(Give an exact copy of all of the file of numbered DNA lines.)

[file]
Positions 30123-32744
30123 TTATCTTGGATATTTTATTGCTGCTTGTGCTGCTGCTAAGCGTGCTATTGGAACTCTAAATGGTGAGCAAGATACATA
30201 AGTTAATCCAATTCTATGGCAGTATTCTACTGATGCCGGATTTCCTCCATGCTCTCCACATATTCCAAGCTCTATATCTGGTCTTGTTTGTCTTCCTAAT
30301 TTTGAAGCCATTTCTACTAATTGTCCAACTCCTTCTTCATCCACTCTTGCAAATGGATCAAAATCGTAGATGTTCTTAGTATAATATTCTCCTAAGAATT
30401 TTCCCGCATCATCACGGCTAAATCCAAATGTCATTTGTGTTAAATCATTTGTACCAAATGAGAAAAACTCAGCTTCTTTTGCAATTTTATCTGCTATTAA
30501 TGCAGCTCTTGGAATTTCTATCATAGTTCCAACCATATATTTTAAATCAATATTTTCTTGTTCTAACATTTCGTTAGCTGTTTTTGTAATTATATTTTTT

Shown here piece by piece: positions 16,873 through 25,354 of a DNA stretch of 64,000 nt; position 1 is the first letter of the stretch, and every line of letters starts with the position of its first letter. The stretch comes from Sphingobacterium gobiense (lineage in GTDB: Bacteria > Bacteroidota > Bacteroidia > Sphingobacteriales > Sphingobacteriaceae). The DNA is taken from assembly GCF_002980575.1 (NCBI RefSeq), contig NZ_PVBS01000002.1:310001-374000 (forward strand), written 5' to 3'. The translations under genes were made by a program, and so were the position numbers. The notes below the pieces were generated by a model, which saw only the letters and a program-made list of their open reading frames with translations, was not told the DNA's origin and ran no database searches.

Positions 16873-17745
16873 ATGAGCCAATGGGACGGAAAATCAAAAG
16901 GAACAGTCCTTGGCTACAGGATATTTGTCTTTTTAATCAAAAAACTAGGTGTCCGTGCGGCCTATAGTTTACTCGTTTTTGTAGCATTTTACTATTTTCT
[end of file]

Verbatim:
Positions 30123-32744
30123 TTATCTTGGATATTTTATTGCTGCTTGTGCTGCTGCTAAGCGTGCTATTGGAACTCTAAATGGTGAGCAAGATACATA
30201 AGTTAATCCAATTCTATGGCAGTATTCTACTGATGCCGGATTTCCTCCATGCTCTCCACATATTCCAAGCTCTATATCTGGTCTTGTTTGTCTTCCTAAT
30301 TTTGAAGCCATTTCTACTAATTGTCCAACTCCTTCTTCATCCACTCTTGCAAATGGATCAAAATCGTAGATGTTCTTAGTATAATATTCTCCTAAGAATT
30401 TTCCCGCATCATCACGGCTAAATCCAAATGTCATTTGTGTTAAATCATTTGTACCAAATGAGAAAAACTCAGCTTCTTTTGCAATTTTATCTGCTATTAA
30501 TGCAGCTCTTGGAATTTCTATCATAGTTCCAACCATATATTTTAAATCAATATTTTCTTGTTCTAACATTTCGTTAGCTGTTTTTGTAATTATATTTTTT

Shown here piece by piece: positions 16,873 through 25,354 of a DNA stretch of 64,000 nt; position 1 is the first letter of the stretch, and every line of letters starts with the position of its first letter. The stretch comes from Sphingobacterium gobiense (lineage in GTDB: Bacteria > Bacteroidota > Bacteroidia > Sphingobacteriales > Sphingobacteriaceae). The DNA is taken from assembly GCF_002980575.1 (NCBI RefSeq), contig NZ_PVBS01000002.1:310001-374000 (forward strand), written 5' to 3'. The translations under genes were made by a program, and so were the position numbers. The notes below the pieces were generated by a model, which saw only the letters and a program-made list of their open reading frames with translations, was not told the DNA's origin and ran no database searches.

Positions 16873-17745
16873 ATGAGCCAATGGGACGGAAAATCAAAAG
16901 GAACAGTCCTTGGCTACAGGATATTTGTCTTTTTAATCAAAAAACTAGGTGTCCGTGCGGCCTATAGTTTACTCGTTTTTGTAGCATTTTACTATTTTCT